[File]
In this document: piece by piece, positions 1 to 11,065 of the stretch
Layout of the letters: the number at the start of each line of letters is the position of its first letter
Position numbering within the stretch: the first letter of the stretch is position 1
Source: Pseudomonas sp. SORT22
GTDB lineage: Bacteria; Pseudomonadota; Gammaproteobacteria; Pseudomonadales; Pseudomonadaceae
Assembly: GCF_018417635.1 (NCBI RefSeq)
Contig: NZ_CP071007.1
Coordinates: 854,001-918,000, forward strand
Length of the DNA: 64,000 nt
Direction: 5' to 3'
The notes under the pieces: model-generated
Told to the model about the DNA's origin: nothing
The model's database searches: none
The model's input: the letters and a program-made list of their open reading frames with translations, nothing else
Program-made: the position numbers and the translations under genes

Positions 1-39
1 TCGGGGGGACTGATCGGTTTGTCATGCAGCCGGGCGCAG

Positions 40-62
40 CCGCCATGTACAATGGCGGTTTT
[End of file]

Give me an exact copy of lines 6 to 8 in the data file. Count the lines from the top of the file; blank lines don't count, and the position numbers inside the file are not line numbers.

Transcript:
Assembly: GCF_018417635.1 (NCBI RefSeq)
Contig: NZ_CP071007.1
Coordinates: 854,001-918,000, forward strand